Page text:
Every time where there is a door, there is a hinge. And shower doors are no exception. Every one of them is using hinges. Except, of course the sliding doors; those use rollers. And when I am consulting architects ,I am being asked very often what kind of hinges are going to be used with shower door.

The answer on that question is generally begins with a choise of shower door enclosure. If its framed or frameless. In case if it’s a framed shower – it may be piano hinge. If it’s a semi-frameless shower enclosure – its so called barrel hinge.

And in case of heavy glass frameless shower enclosure it may be pivot hinges or wall mount hinges. In our jargon we are calling them “pivots” and “hinges”.

Lets take a closer look to them. They look similar are they? But they are different in very important aspect – where they are being mounted and how they handle the weight of the glass.

“Hinges” are basically two plates that “sandwich” the glass and swing in or out along the vertical edge.  They are being mounted on the side wall or jamb of the shower enclosure. And they best fit in situations where you don’t want to drill on the horizontal shower curb. But as I mentioned before – they are holding the glass by “sandwiching” it between two plates. And that brings us to their biggest disadvantage. How much compression power can 2 machine screws provide.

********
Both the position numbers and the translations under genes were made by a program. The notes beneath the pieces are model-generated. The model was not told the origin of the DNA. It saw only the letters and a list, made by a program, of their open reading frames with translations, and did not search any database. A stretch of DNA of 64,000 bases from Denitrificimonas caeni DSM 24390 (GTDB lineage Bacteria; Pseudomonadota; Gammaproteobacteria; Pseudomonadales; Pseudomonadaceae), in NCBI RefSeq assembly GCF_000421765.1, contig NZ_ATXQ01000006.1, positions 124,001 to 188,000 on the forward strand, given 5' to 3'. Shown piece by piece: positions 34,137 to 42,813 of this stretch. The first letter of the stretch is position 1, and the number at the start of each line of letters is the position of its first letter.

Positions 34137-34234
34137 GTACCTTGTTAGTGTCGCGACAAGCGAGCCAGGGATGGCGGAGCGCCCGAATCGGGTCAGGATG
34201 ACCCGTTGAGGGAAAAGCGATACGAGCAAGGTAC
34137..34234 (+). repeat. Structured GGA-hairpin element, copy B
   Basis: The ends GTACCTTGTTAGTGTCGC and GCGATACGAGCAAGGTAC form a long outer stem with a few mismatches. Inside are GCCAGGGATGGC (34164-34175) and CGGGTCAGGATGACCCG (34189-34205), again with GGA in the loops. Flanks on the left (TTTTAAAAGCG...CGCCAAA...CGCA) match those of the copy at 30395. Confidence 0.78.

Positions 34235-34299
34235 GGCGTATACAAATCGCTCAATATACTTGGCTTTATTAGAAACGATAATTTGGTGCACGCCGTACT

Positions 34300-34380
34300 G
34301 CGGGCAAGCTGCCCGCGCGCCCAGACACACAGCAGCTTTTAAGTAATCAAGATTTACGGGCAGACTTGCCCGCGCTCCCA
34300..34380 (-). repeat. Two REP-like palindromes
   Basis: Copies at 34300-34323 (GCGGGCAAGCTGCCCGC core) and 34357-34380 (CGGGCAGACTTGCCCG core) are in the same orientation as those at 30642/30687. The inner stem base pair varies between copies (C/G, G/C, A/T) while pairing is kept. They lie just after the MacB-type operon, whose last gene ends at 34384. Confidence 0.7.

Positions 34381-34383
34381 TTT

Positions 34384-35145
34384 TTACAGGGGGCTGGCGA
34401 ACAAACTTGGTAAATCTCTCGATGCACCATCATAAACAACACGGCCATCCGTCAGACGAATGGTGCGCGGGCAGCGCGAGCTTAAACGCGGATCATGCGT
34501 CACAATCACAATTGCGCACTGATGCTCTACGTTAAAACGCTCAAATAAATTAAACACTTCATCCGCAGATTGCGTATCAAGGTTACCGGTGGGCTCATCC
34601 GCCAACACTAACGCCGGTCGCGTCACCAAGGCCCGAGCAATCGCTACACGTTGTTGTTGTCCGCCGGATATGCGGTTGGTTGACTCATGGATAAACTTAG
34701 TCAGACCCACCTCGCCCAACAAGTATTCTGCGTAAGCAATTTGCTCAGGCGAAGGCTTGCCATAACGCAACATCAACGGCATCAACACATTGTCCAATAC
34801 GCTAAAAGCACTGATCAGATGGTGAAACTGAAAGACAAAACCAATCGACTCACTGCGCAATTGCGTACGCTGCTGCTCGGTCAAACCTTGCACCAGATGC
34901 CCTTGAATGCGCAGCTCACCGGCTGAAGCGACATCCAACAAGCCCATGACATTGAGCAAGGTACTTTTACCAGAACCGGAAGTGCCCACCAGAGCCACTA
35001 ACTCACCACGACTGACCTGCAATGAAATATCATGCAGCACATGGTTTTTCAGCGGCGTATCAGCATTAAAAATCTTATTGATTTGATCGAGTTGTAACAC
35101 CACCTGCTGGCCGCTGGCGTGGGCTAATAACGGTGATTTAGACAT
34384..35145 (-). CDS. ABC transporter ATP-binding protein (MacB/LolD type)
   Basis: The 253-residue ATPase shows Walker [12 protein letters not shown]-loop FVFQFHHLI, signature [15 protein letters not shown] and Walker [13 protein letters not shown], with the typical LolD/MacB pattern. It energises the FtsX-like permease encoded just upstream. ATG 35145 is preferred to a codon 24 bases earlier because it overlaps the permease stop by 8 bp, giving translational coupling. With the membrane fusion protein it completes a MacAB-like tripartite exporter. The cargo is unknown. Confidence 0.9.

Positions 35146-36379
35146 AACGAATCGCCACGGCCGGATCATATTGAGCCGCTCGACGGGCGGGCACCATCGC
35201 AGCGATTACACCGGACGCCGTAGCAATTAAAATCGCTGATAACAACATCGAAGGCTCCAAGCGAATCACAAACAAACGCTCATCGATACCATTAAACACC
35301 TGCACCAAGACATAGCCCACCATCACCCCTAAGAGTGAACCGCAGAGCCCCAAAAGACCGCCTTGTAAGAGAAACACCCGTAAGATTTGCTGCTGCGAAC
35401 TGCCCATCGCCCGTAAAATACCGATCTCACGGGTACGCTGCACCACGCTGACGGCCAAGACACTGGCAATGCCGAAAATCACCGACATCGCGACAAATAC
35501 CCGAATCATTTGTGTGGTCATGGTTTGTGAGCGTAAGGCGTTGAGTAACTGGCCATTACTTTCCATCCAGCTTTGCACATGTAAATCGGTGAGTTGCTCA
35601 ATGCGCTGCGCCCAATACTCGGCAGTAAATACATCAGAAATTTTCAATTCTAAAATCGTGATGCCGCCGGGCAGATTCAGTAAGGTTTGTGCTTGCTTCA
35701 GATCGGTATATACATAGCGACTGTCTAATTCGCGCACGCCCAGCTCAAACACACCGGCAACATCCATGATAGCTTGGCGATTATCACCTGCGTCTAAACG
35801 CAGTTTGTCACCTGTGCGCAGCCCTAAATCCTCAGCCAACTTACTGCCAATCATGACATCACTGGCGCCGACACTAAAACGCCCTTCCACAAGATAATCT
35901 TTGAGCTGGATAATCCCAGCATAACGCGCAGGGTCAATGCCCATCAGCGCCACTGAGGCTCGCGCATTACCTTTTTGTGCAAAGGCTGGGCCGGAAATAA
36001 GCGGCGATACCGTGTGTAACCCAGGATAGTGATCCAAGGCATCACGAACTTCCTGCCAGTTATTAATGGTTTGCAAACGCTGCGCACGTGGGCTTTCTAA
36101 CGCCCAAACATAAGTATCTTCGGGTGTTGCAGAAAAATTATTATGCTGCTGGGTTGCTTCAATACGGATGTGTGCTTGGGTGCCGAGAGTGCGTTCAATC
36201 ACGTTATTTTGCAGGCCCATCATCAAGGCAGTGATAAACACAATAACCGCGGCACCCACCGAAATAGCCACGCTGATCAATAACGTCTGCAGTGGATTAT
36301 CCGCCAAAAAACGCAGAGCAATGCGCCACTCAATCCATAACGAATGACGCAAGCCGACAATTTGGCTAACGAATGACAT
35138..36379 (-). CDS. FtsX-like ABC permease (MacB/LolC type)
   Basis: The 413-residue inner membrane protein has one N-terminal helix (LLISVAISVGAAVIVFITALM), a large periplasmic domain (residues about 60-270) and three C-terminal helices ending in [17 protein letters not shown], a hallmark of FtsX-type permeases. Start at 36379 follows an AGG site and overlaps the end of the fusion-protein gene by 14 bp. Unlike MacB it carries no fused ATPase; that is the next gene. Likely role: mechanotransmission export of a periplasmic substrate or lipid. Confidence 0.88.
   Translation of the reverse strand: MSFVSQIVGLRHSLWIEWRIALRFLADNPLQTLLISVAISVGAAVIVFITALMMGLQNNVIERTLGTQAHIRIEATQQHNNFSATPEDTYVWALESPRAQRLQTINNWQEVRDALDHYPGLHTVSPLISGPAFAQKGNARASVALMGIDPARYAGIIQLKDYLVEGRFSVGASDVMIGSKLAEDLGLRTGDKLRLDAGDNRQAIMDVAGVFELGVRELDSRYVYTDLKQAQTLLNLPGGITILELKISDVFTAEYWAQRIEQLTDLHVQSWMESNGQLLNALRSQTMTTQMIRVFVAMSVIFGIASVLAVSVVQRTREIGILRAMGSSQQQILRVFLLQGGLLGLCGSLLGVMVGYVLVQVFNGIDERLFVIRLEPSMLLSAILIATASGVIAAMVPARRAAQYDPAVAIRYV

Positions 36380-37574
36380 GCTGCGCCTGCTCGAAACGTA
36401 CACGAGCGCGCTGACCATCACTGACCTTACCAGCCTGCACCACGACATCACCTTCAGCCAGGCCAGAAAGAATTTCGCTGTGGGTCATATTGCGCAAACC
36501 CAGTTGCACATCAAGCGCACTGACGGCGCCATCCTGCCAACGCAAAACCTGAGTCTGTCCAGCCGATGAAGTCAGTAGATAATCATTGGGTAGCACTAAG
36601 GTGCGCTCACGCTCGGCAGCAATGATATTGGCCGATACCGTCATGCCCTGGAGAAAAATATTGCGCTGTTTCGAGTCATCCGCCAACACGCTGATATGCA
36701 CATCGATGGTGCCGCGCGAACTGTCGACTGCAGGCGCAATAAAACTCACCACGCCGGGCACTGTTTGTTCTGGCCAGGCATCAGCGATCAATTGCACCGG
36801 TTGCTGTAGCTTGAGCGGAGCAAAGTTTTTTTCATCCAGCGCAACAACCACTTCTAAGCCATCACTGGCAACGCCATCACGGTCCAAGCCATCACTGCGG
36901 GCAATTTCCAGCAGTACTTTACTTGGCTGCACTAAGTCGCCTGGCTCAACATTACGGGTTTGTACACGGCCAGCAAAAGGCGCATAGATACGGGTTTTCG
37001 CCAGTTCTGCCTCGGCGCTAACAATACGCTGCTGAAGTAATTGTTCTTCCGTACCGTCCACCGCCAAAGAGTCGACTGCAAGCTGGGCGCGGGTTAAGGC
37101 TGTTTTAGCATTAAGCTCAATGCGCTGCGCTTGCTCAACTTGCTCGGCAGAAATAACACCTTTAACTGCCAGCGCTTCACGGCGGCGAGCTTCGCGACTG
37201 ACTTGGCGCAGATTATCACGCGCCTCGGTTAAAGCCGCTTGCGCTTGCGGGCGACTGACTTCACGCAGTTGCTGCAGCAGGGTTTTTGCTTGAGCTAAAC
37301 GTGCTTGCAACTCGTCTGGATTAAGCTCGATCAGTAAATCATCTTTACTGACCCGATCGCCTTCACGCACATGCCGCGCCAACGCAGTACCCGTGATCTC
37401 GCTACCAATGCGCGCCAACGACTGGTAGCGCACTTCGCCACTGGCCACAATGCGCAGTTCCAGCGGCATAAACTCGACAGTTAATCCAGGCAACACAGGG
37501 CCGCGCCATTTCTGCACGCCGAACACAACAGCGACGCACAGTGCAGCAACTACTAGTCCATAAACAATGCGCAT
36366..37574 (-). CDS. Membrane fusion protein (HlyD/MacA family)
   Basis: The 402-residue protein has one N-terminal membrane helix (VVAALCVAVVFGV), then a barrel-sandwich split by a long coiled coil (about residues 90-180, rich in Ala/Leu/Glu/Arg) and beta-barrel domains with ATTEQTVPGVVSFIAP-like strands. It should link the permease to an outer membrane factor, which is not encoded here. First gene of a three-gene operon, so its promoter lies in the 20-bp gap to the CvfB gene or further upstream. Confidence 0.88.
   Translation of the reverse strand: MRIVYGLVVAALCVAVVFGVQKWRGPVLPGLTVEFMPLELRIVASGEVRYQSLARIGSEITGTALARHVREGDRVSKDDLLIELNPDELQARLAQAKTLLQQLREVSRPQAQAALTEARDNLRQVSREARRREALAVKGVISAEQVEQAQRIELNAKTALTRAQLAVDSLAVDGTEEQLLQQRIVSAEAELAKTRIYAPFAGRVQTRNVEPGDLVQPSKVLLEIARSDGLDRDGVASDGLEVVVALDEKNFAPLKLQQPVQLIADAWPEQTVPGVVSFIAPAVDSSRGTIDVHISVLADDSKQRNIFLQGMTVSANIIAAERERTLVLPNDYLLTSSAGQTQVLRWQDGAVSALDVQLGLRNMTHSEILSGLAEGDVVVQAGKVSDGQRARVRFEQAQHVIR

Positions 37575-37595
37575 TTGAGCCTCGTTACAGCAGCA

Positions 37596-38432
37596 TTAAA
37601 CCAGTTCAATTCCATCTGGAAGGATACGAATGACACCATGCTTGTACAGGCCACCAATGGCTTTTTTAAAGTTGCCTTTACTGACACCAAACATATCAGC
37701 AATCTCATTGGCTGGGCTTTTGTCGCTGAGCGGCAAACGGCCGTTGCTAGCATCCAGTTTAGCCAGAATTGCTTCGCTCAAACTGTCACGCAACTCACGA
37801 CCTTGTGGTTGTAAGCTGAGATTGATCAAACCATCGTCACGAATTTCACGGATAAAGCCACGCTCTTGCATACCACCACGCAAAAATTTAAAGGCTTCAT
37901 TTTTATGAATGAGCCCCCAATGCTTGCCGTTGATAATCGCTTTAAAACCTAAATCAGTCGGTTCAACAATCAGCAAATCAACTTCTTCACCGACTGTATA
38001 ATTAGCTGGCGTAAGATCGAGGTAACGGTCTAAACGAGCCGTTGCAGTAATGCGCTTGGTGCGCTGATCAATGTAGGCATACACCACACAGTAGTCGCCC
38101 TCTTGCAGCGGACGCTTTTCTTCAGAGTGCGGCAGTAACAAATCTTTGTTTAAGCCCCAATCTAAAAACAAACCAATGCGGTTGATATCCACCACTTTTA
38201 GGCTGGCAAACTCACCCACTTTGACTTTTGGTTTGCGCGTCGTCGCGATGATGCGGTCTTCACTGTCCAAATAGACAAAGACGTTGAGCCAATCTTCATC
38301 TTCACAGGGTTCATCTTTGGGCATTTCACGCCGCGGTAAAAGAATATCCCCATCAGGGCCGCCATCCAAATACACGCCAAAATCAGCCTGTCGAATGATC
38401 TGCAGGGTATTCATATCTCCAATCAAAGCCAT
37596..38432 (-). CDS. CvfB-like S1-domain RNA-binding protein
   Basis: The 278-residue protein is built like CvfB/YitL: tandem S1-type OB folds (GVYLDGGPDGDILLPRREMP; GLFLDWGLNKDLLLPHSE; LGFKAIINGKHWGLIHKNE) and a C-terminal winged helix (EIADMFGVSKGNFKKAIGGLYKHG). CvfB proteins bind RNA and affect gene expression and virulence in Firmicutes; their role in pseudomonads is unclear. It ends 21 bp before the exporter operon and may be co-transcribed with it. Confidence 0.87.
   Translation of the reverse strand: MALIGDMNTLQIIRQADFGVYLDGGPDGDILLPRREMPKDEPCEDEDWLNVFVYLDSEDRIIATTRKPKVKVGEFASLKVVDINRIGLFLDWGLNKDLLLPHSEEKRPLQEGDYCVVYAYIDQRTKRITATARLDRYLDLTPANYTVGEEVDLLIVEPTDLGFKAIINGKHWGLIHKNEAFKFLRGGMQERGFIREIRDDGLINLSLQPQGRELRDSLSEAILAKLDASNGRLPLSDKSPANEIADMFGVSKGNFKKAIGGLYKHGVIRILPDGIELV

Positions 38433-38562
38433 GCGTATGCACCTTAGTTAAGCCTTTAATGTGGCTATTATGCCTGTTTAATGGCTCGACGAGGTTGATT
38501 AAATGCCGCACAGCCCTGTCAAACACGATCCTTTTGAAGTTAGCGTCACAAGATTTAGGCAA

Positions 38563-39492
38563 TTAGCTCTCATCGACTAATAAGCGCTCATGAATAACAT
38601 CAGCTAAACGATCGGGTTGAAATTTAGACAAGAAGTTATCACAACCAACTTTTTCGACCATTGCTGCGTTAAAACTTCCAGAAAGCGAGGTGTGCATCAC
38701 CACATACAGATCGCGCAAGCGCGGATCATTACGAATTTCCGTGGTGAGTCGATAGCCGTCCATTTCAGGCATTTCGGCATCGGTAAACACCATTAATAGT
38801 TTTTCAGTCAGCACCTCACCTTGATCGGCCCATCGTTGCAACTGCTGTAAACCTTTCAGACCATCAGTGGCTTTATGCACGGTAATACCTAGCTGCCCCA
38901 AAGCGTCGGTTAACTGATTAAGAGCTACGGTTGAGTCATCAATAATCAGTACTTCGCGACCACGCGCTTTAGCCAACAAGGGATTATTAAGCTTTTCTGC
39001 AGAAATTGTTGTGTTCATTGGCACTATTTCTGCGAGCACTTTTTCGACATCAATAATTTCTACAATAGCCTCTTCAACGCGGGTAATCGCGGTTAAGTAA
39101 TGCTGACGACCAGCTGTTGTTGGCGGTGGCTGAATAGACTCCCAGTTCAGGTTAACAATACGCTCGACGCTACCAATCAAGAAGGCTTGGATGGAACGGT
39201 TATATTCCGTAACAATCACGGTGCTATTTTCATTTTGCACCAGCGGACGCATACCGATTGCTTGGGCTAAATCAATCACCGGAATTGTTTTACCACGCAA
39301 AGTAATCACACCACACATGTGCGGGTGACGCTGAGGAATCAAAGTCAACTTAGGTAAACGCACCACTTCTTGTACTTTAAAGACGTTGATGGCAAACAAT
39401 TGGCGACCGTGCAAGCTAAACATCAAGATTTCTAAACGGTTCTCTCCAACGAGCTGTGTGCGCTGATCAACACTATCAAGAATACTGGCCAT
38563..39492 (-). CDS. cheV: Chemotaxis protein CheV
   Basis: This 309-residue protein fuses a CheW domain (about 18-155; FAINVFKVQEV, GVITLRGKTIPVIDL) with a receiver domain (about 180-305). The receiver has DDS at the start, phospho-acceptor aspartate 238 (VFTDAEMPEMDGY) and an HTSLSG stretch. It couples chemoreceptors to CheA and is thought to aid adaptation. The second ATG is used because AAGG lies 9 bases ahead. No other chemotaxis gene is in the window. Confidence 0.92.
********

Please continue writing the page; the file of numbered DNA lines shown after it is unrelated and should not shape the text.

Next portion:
These types of hinges are limited by weight of the glass. Generally – it’s about 35-40 lb per hinge. Not let’s do some math, shall we?

If the door is 27” wide, 80” tall and made of 1/2 thick glass than it weighs about 96 lb. So, you have to use 3 hinges.  And if you do that door in 3/8 glass, it will bow and deflects because of height.

But those hinges have also limitation on how wide the door may be – and its 28”. So, if you are designing a shower enclosure and want to have a wider door; you must not use this hinges.

So, yes, they are good devises, but…. a little bit limited on their performance. And that is very easy to understand.  Imagine yourself holding a large and heavy sheet of glass between your palms – it’s not easy, is not it?

Now lets look at the pivot hinges. They also made of 2 plates that are “sandwiching” the glass. But in difference with wall mount hinges they are holding the glass not from side of it, but from the top and bottom. And that is the big deal! The compression of the plates is not very important now. The glass is being supported by body of the hinge itself! And the size of the door may jump to…. Well the biggest door that we did with this type of hinges was in 1/2” glass, 36” wide and 108” tall.  175 lb!  And it was 4 years ago, so it’s tested with time.

That is the reason we are using this hinges with every shower enclosure we manufacture.

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